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The Association of Superannuation Funds of Australia (ASFA) has recently released their latest Retirement Standard, which is a guide to how much income you might need in retirement. It calculates that, for people aged between 65 - 85, a single person who owns their own home would likely need a retirement income of $43,538 a year and a couple an income of $59,808 to live a comfortable retirement.1
But what does this mean? What is a comfortable retirement? What does it include? Rather than keep bombarding you with questions, we’ll look at some of the answers instead!
First up, you’ll find all the details about the Retirement Standard on the ASFA website, which includes figures for incomes for comfortable and modest lifestyles for both singles and couples both early and later in retirement, and the assumptions they used. What we’re going to delve into a little more closely here is their definition of a comfortable retirement, and how much you need to enjoy one.
Questions don’t really come much more subjective than this, as one person’s luxury is another’s making do. However in the context of the ASFA Retirement Standard, it means you can “be involved in a broad range of leisure and recreational activities and to have a good standard of living through the purchase of such things as; household goods, private health insurance, a reasonable car, good clothes, a range of electronic equipment, and domestic and occasionally international holiday travel.” 2
So far, so good, but to establish whether the ASFA Retirement Standard is a good guide for your own retirement needs, we need to take a look at the figures used to get to the $59,808 a year a couple would likely need according to the ASFA figures and assumptions. Essentially if you think you’d be spending more than their assumptions, you’re likely to need a higher income, or if you’d be spending less, you can revise your income estimate downwards. We won’t go through every line item here – ASFA provides the detailed budget breakdowns on their website – but instead focus on some of the bigger ticket items.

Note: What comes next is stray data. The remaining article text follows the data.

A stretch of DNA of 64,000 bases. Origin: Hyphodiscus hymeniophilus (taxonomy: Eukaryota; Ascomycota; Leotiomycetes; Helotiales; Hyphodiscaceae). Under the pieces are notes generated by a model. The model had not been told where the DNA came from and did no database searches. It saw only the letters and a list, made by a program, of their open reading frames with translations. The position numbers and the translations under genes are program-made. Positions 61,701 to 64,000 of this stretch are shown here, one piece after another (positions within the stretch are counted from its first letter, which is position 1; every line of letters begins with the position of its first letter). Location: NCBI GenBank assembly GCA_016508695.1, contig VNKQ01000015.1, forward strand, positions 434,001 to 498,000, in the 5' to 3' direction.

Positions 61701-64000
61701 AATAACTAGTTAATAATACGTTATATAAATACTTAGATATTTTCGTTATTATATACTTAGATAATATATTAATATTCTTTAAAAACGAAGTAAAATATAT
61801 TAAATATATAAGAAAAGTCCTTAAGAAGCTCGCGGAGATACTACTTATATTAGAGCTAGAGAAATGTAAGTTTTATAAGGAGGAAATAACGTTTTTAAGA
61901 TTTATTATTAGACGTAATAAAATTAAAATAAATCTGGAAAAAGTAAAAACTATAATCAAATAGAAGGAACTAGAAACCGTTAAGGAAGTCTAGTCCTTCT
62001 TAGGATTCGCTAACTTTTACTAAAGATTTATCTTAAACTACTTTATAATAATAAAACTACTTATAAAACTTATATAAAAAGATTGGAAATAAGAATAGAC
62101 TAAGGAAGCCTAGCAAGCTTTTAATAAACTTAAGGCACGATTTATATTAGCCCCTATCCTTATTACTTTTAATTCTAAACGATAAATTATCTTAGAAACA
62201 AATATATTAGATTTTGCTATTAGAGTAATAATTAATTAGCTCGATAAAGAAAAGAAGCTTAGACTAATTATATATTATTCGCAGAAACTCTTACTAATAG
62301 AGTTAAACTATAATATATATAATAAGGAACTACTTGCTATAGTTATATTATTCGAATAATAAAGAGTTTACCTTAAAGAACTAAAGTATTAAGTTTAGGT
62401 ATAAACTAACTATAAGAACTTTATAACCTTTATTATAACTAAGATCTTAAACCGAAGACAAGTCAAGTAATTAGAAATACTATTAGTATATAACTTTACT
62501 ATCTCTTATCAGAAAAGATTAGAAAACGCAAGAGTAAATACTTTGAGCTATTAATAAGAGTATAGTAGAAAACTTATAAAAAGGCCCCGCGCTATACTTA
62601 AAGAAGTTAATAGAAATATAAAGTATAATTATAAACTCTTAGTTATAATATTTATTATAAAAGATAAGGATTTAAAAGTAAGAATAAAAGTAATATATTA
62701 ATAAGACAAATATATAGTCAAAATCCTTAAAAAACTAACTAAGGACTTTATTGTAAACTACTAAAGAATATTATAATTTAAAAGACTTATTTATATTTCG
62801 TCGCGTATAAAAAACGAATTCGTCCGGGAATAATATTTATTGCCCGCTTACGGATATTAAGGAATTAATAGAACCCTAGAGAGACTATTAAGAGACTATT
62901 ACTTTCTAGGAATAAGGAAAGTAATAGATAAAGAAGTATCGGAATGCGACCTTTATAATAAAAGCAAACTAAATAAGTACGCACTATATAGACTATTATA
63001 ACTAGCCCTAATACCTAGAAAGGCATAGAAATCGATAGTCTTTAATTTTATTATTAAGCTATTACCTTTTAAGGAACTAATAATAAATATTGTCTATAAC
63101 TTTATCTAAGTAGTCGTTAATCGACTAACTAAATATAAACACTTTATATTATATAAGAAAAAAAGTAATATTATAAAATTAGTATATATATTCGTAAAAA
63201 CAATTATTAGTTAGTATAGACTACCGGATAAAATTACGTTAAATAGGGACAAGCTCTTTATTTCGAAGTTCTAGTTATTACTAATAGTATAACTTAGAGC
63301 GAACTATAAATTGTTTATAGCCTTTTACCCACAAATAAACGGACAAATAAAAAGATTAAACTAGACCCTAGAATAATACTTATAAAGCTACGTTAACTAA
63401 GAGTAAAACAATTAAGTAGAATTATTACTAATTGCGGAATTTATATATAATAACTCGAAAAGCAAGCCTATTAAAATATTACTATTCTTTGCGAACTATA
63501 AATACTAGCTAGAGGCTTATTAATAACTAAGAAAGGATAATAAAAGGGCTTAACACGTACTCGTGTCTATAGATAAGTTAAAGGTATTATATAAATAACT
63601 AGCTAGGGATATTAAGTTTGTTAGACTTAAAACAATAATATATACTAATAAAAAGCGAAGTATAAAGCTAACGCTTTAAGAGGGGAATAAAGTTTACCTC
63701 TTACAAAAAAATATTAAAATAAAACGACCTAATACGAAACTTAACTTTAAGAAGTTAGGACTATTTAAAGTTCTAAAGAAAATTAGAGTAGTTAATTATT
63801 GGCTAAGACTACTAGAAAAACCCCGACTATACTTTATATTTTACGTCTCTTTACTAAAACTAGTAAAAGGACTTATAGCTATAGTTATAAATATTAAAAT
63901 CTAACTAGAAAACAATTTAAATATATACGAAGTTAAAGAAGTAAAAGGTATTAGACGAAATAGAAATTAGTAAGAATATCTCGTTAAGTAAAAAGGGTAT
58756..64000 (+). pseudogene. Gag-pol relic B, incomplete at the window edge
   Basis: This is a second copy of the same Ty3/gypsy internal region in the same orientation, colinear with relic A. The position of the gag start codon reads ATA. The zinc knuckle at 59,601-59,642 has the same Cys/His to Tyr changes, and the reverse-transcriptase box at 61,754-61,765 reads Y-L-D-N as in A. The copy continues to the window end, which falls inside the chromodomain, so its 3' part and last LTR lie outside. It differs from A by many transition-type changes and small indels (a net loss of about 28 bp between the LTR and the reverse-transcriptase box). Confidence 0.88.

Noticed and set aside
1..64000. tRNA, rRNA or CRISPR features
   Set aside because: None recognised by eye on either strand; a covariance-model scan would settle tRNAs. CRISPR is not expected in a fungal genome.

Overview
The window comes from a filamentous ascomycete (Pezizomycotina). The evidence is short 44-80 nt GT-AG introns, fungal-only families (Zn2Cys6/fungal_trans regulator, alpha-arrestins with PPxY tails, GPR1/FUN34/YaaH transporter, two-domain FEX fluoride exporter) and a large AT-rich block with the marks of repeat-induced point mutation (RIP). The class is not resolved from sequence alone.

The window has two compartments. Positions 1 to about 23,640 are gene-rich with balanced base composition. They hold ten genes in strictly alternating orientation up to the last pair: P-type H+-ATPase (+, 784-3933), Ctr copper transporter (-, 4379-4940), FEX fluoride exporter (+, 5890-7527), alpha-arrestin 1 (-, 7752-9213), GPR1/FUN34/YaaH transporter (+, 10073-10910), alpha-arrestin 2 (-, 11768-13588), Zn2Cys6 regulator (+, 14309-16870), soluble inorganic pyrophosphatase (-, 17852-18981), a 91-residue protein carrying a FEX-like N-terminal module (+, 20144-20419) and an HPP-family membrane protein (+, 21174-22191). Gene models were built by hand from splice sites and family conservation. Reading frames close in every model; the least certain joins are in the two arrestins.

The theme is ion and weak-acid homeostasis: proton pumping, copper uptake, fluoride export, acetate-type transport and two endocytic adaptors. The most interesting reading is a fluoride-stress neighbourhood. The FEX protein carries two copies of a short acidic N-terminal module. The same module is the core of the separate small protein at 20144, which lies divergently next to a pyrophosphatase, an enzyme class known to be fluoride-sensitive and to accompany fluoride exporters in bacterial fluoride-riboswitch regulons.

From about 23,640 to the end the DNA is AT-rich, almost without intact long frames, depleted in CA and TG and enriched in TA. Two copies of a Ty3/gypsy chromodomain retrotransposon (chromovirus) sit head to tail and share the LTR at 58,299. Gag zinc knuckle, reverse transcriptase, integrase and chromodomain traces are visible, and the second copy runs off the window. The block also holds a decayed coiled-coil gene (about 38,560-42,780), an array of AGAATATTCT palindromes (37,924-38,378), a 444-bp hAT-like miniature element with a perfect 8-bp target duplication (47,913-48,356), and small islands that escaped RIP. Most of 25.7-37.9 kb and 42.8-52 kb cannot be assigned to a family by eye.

General household bills are the first thing to factor into future budget, as for the most part they are non-negotiable. They are also the easiest to compare to your current expenditure, especially if you don’t have kids living at home.
The table below shows the weekly costs used in the Retirement Standard for those aged 65 - 85 wanting a comfortable retirement for some of the most common bills. Please note that all figures are rounded to nearest dollar.
When it comes to discretionary spending, it gets a little more personal. The ASFA figure covers a range of expenses, some of which might be vital to you, some of which you might never spend any money on. It assumes for example that a couple will spend just over $3 per week on cosmetics and personal care items, around $8 per week on newspapers and magazines and just over $57 on clothing. Around $135 a week is allocated to car transport and running costs, and around $5 for public transport.
When it comes to leisure, the Retirement Standard looks at things like eating out, holidays and activities. So for example it assumes around $82 per week on lunches and dinners out and $14 for cinema, plays, sport and day trips. It assumes $79 for domestic vacations (which is $4,108 to spend on local holidays a year), and $55 for overseas holidays.
The clear take away from this is that although the Retirement Standard is great for getting a ballpark idea of what kind of income you want to be aiming for in retirement, it’s ultimately a very subjective amount. When it comes to your own situation, working out your own, personal budget is a great idea. The Retirement Standard is one example of a good template to use, as it does list a whole heap of things you might not otherwise think to include.
Of course figuring out how much income you’ll need in retirement is just the first step – the next is to establish whether you’re on track to reach it. Our Retirement Income Calculator will show you what super balance you’re tracking towards and what income that will likely give you based on the detailed set of assumptions (and you can include your partner’s super in that, and Age Pension you may be entitled to – though that would be subject to eligibility criteria). Another option is to try the ASIC Money Smart calculator and website.
If it seems as though your retirement savings are not going quite to plan, the calculator will let you play with a few scenarios to show how you could boost your super. And of course we’re always here to offer support, help and advice to help you reach your goals – just call 1300 360 750 to have a conversation with us today.
1 All figures quoted sourced from the ASFA Retirement Standard, December quarter 2016 report.
2 ASFA Retirement Standard.
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